Frequently Asked Questi0ns

Why did you choose the broad spectrum of Speculative Fiction as your preferred genre?
I didn't choose it, it chose me.
I can't be defined by one specific genre. When I have a story to tell, I allow the story to dictate the genre, instead of trying to take a great idea and make it fit a certain genre. 
When I started writing, none of my stories fit squarely into one category. Several genres fall under the umbrella of Spec-Fic and this allows me to not only write stories that are thought-provoking and speculative in nature, but it also allows me to write in a greater variety of genres. 
Is it true you've hidden references to The Twilight Zone in all of your stories? 
Yes. People call those hidden references in a book or movie, "Easter Eggs," and they derive great pleasure in finding them. 
 
The reason I do it is to pay homage to that influential show, plus it's fun for Twilight Zone fans to find them. I also tip my hat to George Orwell's 1984 by placing several Easter Eggs in my first short fiction work, The Visitor.  
Your stories contain very minimal violence, zero sex scenes, and no profanity. That is rare for books in today's world. Why have you chosen to break from the norm?
There is no need for sex and profanity to fill the pages of a book if your story is good. The substance of your story, and the quality of your storytelling, should stand on their own. There once was a time in books, television, and movies where, if a touchy scene was necessary for the story, it would be implied without the need to go into explicit detail. I am a strong proponent of less is more, and I want even my kids to be able to read what I write without blushing.
What are the best compliments you've received regarding your writings?
There are three types of reviews that I especially appreciate: 1). When someone says the book is well written.
 
The indie author market receives a significant amount of criticism for poorly written books and bad, or non-existent, editing. I take pride in putting out a quality book, so being told my stories are well written makes me feel as if I accomplished what I set out to do.
 
2). When my stories are compared to The Twilight Zone, and when I am compared to the show's creator, Rod Serling. That show had a great influence on me as a kid and I'm thrilled that readers recognize the The Twilight Zone in my stories.
 
3). When someone says one of my stories made them think. I love having the ability to leave impressions on the reader long after they've put the book down. I feel an author has wasted my time if, after reading his book, I can forget all about it. Good books are entertaining, but better books are not only entertaining, they challenge you to think deeply. My goal is to always write those "better" books.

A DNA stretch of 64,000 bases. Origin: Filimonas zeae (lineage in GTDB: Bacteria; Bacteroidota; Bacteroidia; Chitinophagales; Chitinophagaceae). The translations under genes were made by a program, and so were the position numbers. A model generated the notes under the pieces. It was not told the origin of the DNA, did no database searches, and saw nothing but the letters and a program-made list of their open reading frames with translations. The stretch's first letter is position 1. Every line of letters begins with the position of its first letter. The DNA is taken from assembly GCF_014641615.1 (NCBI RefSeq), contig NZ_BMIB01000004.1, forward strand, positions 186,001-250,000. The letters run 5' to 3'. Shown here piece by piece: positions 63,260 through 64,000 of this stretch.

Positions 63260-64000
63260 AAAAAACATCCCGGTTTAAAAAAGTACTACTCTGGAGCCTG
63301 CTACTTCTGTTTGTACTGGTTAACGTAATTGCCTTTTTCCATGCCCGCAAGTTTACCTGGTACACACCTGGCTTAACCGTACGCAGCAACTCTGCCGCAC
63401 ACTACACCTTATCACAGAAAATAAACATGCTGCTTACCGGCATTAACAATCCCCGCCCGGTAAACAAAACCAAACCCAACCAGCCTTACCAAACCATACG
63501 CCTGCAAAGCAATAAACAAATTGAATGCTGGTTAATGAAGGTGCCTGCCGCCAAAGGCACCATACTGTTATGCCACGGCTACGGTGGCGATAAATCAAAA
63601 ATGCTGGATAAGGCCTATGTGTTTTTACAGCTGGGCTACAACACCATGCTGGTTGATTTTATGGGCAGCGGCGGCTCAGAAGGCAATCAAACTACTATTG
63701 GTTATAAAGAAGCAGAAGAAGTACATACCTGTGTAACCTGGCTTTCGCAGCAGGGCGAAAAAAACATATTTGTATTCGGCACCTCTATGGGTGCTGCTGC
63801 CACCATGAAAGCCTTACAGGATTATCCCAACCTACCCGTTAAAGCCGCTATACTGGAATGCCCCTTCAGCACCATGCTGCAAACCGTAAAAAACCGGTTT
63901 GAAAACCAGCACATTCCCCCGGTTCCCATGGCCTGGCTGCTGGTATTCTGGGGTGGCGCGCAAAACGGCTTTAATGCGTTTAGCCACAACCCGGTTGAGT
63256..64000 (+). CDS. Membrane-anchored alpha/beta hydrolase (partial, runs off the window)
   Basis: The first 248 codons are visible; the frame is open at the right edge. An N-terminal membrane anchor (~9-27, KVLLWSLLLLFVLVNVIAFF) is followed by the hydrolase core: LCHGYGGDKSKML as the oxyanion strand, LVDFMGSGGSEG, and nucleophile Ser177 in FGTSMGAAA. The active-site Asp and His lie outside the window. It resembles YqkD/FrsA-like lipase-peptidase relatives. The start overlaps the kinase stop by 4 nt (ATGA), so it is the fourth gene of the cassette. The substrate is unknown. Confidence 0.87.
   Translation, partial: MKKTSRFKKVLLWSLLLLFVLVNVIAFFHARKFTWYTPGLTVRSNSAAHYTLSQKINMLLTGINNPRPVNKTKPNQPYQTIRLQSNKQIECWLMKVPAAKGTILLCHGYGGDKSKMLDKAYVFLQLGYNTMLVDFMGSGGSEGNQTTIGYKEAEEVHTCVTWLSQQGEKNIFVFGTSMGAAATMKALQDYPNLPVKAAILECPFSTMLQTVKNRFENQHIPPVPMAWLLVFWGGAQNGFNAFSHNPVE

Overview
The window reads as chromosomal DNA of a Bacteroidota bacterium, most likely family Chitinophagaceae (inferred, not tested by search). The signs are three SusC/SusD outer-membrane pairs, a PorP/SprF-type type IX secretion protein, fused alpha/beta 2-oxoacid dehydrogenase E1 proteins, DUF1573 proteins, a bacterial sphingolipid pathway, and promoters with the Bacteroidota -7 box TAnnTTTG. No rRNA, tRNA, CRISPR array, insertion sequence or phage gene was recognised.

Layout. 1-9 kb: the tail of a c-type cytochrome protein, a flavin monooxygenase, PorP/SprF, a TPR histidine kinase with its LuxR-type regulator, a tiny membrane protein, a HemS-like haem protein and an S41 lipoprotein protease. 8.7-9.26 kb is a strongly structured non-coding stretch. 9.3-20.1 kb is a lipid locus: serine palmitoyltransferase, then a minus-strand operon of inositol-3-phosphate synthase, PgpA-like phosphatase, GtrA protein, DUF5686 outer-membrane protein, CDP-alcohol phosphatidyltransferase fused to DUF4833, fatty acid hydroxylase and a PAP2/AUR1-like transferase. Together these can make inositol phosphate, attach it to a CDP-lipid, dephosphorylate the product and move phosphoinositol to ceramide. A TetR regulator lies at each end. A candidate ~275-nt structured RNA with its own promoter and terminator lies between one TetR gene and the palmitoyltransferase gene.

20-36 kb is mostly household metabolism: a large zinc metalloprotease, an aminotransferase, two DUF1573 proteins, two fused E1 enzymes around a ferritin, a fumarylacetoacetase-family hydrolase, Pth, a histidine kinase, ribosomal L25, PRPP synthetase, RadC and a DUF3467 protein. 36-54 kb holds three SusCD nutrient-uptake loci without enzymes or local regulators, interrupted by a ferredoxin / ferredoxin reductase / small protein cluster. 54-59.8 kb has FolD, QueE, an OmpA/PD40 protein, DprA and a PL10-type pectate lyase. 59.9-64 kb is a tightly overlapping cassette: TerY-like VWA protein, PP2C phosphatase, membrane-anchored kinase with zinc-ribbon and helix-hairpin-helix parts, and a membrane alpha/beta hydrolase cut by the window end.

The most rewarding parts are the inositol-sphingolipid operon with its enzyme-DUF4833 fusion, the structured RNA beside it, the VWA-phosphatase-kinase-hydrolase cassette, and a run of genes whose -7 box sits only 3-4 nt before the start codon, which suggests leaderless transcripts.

Are you an outliner or a seat-of-the-pants writer?
Totally a pantser. Without question. Outlining stifles my creativity.
Are you a morning writer, a middle-of-the day writer, or a late night writer?
All of the above. I write when I can and opportunities present themselves at different times of the day. I have no routine. 
When writing, do you prefer silence or music? If the latter, what do you listen to when writing?
I can write in silence and with music, although I find myself most often using tunes to drown out ambient background sounds (especially since there's rarely ever true silence in my house). I can listen to just about any genre of music, but I gravitate toward solo piano and film scores, the latter often inspires me more than any other genre. 
What's the greatest piece of writing advice you've ever received?
Write now, edit later. I used to write the first paragraph to a story then edit it incessantly until all my creativity was gone. After weeks (or months) I would still only have a paragraph at the top of a blank page. 
What's your least favorite part of the writing process?
Marketing. I hate trying to convince people to buy my books. And it's not just because it makes me feel like a sleazy, used car salesman; the process takes so much time away from writing.
Now that you've published three stories, are there any warnings you would give to aspiring authors?
Not to be a downer, but brace yourself for the inevitable fact that after you publish your book, no one besides family and friends will care, and for some, even that's not a given. Oh, and repeat this discouraging feeling after each and every book you release. It doesn't get better.
What resources would you recommend to new writers?
A weekly dose of the Writing Excuses podcast and a subscription to Writer's Digest magazine.
If you could tell you readers anything you wanted, what would it be?
I'd first tell them thank you for reading my books. I'd also tell them to please not forget to leave me a review. Getting reviews from readers is so important, yet it's the one thing that's most neglected. It's the best way to tell an author thank you. 
What can readers expect from you next?
I'm working on an anthology of short stories. Think: 21st Century Twilight Zone kind of stuff.
When not writing, what are your hobbies?
I enjoy playing Catan, fishing, and being in, on, and around bodies of water.
And finally, the most important question: Coffee or tea?
Both.
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